Sunday, October 16, 2005

Full moon at dusk

Here's a photo I took earlier this evening that actually combines two different shots into one, and is a good example of how the camera sees things differently than the human eye. The moon is tricky to shoot, because although it doesn't cast lots of light, it's really just reflected sunlight, so to get the detail from the craters, you need a pretty fast shutter speed. However, the evening sky isn't nearly as bright, so if you shoot a high shutter speed, the sky simply turns dark. I took the same photo twice, exposing once for the sky colors and a second with a faster shutter speed to get the moon detail, then used Photoshop to paste the "good" moon into the photo with the "good" sky. The end result is how the eye perceived the moon shining brightly during the sunset.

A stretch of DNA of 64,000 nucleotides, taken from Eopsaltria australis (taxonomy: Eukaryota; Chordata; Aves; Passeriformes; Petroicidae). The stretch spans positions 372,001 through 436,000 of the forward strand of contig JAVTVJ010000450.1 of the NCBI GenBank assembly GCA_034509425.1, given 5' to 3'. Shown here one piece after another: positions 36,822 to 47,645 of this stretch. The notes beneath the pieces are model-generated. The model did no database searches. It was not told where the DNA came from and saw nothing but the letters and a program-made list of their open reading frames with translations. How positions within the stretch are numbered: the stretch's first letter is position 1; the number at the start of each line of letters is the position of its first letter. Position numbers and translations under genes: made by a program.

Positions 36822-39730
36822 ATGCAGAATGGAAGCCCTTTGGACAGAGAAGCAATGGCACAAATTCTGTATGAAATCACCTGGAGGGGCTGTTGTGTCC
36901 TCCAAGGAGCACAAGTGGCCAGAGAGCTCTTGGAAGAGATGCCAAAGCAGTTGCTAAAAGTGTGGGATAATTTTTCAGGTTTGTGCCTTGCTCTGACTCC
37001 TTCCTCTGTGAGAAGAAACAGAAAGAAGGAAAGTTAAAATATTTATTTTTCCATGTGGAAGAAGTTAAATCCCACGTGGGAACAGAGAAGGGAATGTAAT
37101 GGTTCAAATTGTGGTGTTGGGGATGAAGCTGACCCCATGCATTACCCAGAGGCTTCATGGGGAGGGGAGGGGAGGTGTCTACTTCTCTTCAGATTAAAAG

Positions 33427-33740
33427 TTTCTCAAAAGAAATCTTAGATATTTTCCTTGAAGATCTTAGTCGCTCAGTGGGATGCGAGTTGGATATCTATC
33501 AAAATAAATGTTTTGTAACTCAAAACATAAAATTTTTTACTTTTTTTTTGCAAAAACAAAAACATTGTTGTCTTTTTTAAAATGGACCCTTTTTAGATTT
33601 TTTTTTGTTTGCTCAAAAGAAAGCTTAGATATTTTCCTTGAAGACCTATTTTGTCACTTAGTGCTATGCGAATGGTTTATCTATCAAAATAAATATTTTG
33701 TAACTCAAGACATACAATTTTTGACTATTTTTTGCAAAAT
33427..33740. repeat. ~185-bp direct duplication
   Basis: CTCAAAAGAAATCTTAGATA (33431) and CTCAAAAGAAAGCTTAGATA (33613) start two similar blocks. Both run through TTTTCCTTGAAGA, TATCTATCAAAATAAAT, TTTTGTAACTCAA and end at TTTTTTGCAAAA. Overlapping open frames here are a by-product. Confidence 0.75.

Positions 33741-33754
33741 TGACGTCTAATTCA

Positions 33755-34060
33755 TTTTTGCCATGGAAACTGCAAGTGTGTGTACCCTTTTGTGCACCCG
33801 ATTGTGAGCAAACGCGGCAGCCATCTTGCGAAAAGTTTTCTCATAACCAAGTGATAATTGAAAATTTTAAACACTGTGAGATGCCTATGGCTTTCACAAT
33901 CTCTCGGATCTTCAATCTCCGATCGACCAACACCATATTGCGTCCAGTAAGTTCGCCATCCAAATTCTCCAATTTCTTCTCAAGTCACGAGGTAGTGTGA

2 comments:

Rick Lee said...

I have often tried to explain this phenomenon to people by telling them that it's daylight on the moon. This confuses the heck out of people.

Stacey said...

I have always tried to get good moon shots... I'll have to try the fast shutter speed, and see what I get. Thanks for the tip, and a nice job on the combination shot here.

This morning, the moon was as bright as ever. Kinda cool to see it that way in a bright sky.